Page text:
Multimodal Neuromonitoring During Pediatric Cardiac Surgery

Jyrson Guilherme Klamt Waynice Neiva de Paula Garcia Mariana de Carvalho Luis Vicente Garcia Antonio Carlos Menardi About the authors

Abstract

Introduction:

Neuromonitoring (electroencephalogram [EEG] and cerebral oximetry) is essential for appropriate anesthesia and neuroprotection assessment during pediatric cardiac surgery.

Methods:

We describe the intraoperative pediatric multimodal and multiparametric neuromonitoring pattern of the software system Neuron-Spectrum (Kandel®) that consists of continuous electroencephalogram (cEEG), spectral analysis, amplitude-integrated electroencephalogram (aEEG), depth of anesthesia monitor (NINDEX), and regional cerebral and somatic oximetry (near-infrared spectroscopy-INVOS™). A physiological algorithm for management using neuromonitoring and physiological data is also described.

Results:

Visual data examples are presented for interpretation of the cerebral perfusion and oxygenation, neurophysiological state, anesthesia depth, possible neurologic predictions, and identification of cerebral drug effects (EEG signature). Conclusion: The neuromonitoring model can be an effective tool for anesthesia control and to provide adequate cerebral oxygenation during surgery.

Keywords:
Neuroprotection; Child; Cardiac Surgical Procedures; Anesthesia; Electroencephalography; Near-infrared Spectroscopy

Abbreviations, acronyms & symbols aEEG = Amplitude-integrated electroencephalogram MAP = Mean arterial pressure BIS = Bispectral index NIRS = Near-infrared spectroscopy BS = Burst suppression PaCO2 = Partial pressure of carbon dioxide cEEG = Continuous electroencephalogram PDA = Patent ductus arteriosus CLV = Continuous low voltage rScO2 = Regional cerebral oximetry CMRO2 = Cerebral metabolic rate of oxygen rSO2 = Regional oximetry CNV = Continuous normal voltage rSsO2 = Regional somatic oximetry CPB = Cardiopulmonary bypass SaO2 = Arterial oxygen saturation EEG = Electroencephalogram SEF = Spectral edge frequency FT = Flat trace SjO2 = Jugular venous oxygen saturation Hb = Hemoglobin SvO2 = Central venous oxygen saturation ICP = Intracranial pressure SpO2 = Pulse oximetry MAC = Minimum alveolar concentration

INTRODUCTION

Real-time neurologic and cardiorespiratory function, central temperature, inhaled anesthetic concentrations, and renal function monitoring should be an integral part of depth anesthesia monitoring and neuroprotective strategies for pediatric patients requiring major surgery, such as cardiac and major abdominal surgeries, particularly neonates. These allow swift and appropriate management to provide appropriate anesthesia level and drug combinations and detect and counteract cerebral oxygenation decreasing. Ideally, real-time monitoring should allow reliable, reproducible, and easy tasks for detecting adverse outcome events and their causes and adequate anesthesia level.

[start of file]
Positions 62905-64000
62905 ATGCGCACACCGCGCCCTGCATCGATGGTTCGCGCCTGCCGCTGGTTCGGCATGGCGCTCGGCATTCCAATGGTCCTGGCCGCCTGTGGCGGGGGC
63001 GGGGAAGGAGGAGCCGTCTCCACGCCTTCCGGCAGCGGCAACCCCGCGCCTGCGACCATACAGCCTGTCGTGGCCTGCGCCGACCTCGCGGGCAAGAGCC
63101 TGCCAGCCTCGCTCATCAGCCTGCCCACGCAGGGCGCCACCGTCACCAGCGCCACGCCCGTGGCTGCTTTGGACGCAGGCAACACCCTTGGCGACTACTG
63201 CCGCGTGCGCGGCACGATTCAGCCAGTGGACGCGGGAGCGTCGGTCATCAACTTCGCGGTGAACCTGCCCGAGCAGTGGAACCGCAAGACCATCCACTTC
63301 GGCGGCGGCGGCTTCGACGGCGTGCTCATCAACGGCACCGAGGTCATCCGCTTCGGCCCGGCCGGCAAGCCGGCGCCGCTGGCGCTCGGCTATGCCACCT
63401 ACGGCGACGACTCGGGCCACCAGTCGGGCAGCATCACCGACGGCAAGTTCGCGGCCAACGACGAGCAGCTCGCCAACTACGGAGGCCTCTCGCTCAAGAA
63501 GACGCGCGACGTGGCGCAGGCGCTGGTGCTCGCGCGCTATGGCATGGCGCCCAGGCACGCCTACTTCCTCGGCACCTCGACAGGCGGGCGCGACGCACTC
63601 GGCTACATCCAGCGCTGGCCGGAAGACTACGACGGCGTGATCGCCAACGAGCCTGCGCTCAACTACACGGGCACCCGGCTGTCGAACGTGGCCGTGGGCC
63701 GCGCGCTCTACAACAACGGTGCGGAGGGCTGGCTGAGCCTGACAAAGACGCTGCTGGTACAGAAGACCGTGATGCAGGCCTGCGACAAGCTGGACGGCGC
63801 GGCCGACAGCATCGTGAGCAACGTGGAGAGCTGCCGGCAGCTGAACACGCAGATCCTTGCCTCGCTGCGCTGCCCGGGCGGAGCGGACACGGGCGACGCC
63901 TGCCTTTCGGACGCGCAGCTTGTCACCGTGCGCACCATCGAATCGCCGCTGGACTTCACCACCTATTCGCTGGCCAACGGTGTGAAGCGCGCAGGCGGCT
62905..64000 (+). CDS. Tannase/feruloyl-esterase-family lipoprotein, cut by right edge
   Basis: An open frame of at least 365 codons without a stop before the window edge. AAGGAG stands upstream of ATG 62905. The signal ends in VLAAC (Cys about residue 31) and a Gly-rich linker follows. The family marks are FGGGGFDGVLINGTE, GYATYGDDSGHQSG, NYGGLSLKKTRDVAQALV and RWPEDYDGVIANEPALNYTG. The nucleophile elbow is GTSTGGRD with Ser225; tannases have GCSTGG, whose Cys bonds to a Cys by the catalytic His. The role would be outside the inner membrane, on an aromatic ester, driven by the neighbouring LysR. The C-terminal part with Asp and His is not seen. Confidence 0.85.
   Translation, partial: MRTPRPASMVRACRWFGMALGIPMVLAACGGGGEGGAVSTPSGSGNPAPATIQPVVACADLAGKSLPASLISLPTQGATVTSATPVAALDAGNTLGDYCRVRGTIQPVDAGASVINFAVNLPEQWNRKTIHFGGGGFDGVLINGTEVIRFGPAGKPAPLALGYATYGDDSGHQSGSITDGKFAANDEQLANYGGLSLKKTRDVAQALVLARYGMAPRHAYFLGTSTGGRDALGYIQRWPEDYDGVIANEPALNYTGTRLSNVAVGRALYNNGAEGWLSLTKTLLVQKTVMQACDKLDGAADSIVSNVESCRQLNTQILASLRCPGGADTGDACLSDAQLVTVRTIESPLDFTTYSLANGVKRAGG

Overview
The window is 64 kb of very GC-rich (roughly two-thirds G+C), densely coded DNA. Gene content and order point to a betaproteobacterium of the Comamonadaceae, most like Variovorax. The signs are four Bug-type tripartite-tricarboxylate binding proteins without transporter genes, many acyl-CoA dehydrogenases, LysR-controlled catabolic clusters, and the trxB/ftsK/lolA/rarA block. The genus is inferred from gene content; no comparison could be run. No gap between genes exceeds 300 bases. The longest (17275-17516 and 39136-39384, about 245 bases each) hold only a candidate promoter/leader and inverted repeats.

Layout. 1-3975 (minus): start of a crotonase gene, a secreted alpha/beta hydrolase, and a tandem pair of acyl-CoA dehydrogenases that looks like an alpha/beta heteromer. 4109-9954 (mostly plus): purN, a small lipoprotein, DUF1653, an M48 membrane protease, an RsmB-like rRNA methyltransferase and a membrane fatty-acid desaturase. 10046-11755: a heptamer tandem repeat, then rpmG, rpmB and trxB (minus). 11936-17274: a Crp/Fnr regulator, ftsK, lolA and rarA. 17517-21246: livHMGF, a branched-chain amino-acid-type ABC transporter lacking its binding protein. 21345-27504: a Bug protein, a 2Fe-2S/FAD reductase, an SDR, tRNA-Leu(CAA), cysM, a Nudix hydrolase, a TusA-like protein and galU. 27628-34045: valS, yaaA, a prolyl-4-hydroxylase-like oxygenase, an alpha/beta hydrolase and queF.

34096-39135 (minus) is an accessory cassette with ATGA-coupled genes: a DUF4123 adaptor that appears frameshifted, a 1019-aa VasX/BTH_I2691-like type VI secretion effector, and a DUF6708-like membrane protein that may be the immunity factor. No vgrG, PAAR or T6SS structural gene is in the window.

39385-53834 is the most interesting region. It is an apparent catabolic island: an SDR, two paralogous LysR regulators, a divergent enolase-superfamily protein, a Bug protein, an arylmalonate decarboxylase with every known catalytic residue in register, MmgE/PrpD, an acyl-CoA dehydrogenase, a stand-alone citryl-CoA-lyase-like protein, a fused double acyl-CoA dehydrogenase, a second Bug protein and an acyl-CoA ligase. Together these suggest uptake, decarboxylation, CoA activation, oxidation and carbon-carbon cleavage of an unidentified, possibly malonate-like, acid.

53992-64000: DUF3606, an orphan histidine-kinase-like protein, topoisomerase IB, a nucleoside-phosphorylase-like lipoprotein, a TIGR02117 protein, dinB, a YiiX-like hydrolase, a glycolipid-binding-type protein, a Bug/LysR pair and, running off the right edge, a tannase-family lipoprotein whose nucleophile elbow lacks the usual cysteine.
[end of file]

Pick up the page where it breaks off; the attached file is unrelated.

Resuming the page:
In this article, we describe the multimodal and multiparametric Neuron-Spectrum software system (Kandel®) composed of continuous electroencephalogram (cEEG), spectral graphic (spectrum), spectrogram, amplitude-integrated electroencephalogram (aEEG), NINDEX (anesthesia depth monitor), and regional oximetry provided by near-infrared spectroscopy (NIRS) method (INVOS™), that we recently have established as a standard of care for pediatric patients undergoing cardiac and major non-cardiac surgeries to monitor anesthetic effects, cerebral oxygen supply, and cortical functional integrity (Figure 1).

Fig. 1
Parameters exhibited vertically in a 10-minute trend window: A) continuous electroencephalogram; B) spectral graphic (spectrum); C) amplitude-integrated electroencephalogram (aEEG); D) rScO2; E) NINDEX and F)-spectrogram, recorded at Fz-F8 channel from a two-years old patient undergoing ventricular septal defect repair.

MEASUREMENT OF CEREBRAL OXYGENATION/REGIONAL OXIMETRY (NIRS)

The most frequently employed technique is the determination of regional oxygen saturation (rSO2) by NIRS and jugular venous oxygen saturation (or SjO2), representing regional and global (hemispheric) oxygenation. These two variables are highly correlated[11 Naguib AN, Winch PD, Sebastian R, Gomez D, Guzman L, Rice J, et al. The correlation of two cerebral saturation monitors with jugular bulb oxygen saturation in children undergoing cardiopulmonary bypass for congenital heart surgery. J Intensive Care Med. 2017;32(10):603-8. doi:10.1177/0885066616663649.